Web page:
Куб - Netflix

Type: Game Show

Languages: Russian

Status: To Be Determined

Runtime: None minutes

Premier: 2011-08-31

Куб - World view - Netflix

A world view or worldview is the fundamental cognitive orientation of an individual or society encompassing the whole of the individual's or society's knowledge and point of view. A world view can include natural philosophy; fundamental, existential, and normative postulates; or themes, values, emotions, and ethics. The term is a calque of the German word Weltanschauung [ˈvɛlt.ʔanˌʃaʊ.ʊŋ] ( listen), composed of Welt ('world') and Anschauung ('view' or 'outlook'). The German word is also used in English. It is a concept fundamental to German philosophy and epistemology and refers to a wide world perception. Additionally, it refers to the framework of ideas and beliefs forming a global description through which an individual, group or culture watches and interprets the world and interacts with it. Worldview remains a confused and confusing concept in English, used very differently by linguists and sociologists. It is for this reason that James W. Underhill suggests five subcategories: world-perceiving, world-conceiving, cultural mindset, personal world, and perspective. Worldviews are often taken to operate at a conscious level, directly accessible to articulation and discussion, as opposed to existing at a deeper, pre-conscious level, such as the idea of “ground” in Gestalt psychology and media analysis. However, core worldview beliefs are often deeply rooted, and so are only rarely reflected on by individuals, and are brought to the surface only in moments of crises of faith. David Bell recently raised the question – could those individuals with the worldviews be artefacts? Interesting questions arise for the designers of superintelligences – machines much smarter than humans. Would they need worldviews, where would they get their worldviews and what would they be like?

Куб - Assessment and comparison - Netflix

One can think of a worldview as comprising a number of basic beliefs which are philosophically equivalent to the axioms of the worldview considered as a logical theory. These basic beliefs cannot, by definition, be proven (in the logical sense) within the worldview precisely because they are axioms, and are typically argued from rather than argued for. However their coherence can be explored philosophically and logically. If two different worldviews have sufficient common beliefs it may be possible to have a constructive dialogue between them. On the other hand, if different worldviews are held to be basically incommensurate and irreconcilable, then the situation is one of cultural relativism and would therefore incur the standard criticisms from philosophical realists. Additionally, religious believers might not wish to see their beliefs relativized into something that is only “true for them”. Subjective logic is a belief-reasoning formalism where beliefs explicitly are subjectively held by individuals but where a consensus between different worldviews can be achieved. A third alternative sees the worldview approach as only a methodological relativism, as a suspension judgment about the truth of various belief systems but not a declaration that there is no global truth. For instance, the religious philosopher Ninian Smart begins his Worldviews: Cross-cultural Explorations of Human Beliefs with “Exploring Religions and Analysing Worldviews” and argues for “the neutral, dispassionate study of different religious and secular systems—a process I call worldview analysis.” The comparison of religious, philosophical or scientific worldviews is a delicate endeavor, because such worldviews start from different presuppositions and cognitive values. Clément Vidal has proposed metaphilosophical criteria for the comparison of worldviews, classifying them in three broad categories: objective: objective consistency, scientificity, scope subjective: subjective consistency, personal utility, emotionality intersubjective: intersubjective consistency, collective utility, narrativity David Bell has raised interesting questions on worldviews for the designers of superintelligences – machines much smarter than humans. 'Would they need worldviews, where would they get their worldviews and what would they be like?'. The answers would have to relate to, for example, Christian worldviews. Some of the people who consider features of superintelligences say they will have characteristics that are often associated with divinity, raising big open questions for Christian believers. For example, very advanced machines could, perhaps, ultimately engender in people a terrified reverence and mystical awe in the light of, say, an artificial agent's impressive understanding of the human condition. And perhaps some humans might even be induced to 'worship and serve the creature rather than the Creator'? On the other hand what would the agent's relationship to God be? Anyone attempting to accommodate concepts such as an omnipotent, personal creator's sacrificial, emotional, spiritual and attitudinal demands being made of any man-made entity, superintelligent or not, could be said to have strayed into terra prohibita theologically, of course. And how would the worldviews of any superintelligences handle the relationships with what it might regard as its human 'creator'?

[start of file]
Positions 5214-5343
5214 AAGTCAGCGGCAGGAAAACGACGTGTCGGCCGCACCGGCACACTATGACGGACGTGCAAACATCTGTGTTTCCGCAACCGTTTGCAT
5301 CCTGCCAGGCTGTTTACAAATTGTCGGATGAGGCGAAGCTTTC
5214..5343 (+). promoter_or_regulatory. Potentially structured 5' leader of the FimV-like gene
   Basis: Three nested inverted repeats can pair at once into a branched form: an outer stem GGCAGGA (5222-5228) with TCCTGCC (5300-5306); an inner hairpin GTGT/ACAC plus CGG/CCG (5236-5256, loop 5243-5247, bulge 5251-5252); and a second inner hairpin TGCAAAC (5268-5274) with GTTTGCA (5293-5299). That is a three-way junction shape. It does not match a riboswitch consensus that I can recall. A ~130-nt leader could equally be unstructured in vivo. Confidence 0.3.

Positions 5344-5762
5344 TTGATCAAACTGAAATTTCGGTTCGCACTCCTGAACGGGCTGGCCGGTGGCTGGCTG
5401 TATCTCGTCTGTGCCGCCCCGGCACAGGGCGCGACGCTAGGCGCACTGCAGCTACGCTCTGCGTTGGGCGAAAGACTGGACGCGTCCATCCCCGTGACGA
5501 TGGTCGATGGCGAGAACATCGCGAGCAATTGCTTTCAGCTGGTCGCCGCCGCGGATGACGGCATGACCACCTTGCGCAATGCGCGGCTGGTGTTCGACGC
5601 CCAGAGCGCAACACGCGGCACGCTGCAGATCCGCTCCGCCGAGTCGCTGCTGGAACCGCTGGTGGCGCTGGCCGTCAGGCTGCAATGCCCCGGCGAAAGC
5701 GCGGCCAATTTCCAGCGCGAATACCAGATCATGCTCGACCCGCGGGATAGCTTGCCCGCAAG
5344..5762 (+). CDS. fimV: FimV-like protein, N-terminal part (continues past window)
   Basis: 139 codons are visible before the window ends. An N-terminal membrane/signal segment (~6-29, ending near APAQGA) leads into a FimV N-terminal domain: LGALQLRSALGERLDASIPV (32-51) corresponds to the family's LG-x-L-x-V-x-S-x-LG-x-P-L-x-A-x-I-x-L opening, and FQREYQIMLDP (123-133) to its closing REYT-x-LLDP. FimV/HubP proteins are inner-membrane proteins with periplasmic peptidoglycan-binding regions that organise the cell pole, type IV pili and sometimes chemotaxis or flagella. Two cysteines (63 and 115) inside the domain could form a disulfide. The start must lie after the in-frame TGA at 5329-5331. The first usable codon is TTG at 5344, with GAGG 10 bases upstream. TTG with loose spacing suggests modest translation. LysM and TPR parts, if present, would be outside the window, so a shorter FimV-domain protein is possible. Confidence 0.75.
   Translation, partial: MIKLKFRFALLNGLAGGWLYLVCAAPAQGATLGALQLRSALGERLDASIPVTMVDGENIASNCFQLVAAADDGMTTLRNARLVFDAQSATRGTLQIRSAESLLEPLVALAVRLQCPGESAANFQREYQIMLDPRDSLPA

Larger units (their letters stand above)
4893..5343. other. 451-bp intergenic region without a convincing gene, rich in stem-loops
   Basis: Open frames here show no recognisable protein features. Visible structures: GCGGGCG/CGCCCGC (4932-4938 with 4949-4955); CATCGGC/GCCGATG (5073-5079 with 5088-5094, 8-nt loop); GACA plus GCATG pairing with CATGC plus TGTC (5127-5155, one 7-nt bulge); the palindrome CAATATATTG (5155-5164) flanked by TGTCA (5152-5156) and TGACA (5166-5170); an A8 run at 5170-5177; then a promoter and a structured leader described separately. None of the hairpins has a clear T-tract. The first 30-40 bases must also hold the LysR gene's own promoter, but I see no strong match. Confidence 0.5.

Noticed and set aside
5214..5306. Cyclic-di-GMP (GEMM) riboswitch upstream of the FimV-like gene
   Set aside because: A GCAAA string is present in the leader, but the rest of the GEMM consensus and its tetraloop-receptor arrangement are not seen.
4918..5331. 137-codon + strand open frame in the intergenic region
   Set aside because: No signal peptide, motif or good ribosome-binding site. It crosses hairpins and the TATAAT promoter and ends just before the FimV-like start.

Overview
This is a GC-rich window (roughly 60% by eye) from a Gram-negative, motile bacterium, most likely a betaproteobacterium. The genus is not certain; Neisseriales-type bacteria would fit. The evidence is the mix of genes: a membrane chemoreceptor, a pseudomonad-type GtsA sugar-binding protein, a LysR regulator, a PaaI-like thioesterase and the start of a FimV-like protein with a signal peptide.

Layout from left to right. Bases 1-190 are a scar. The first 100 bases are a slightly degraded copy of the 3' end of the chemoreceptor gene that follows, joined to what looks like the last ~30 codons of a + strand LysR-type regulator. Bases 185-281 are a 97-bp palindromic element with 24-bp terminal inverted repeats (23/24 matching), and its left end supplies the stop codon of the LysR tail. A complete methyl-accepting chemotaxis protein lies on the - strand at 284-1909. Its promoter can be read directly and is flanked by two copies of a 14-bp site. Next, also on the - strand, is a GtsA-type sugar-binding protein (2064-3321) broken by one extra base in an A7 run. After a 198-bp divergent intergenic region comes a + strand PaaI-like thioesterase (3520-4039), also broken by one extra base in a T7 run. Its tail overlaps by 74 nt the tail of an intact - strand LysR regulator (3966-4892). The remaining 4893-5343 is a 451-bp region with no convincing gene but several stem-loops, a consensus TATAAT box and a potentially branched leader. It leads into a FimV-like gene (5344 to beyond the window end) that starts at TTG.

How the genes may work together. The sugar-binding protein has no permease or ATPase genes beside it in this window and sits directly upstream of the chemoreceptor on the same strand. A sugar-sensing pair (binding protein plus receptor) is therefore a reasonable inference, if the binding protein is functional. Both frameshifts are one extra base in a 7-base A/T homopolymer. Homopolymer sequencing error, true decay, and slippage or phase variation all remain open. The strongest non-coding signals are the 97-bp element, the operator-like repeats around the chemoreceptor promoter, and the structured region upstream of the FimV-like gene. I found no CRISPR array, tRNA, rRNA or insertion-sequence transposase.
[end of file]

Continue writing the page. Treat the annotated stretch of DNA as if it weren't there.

Куб - References - Netflix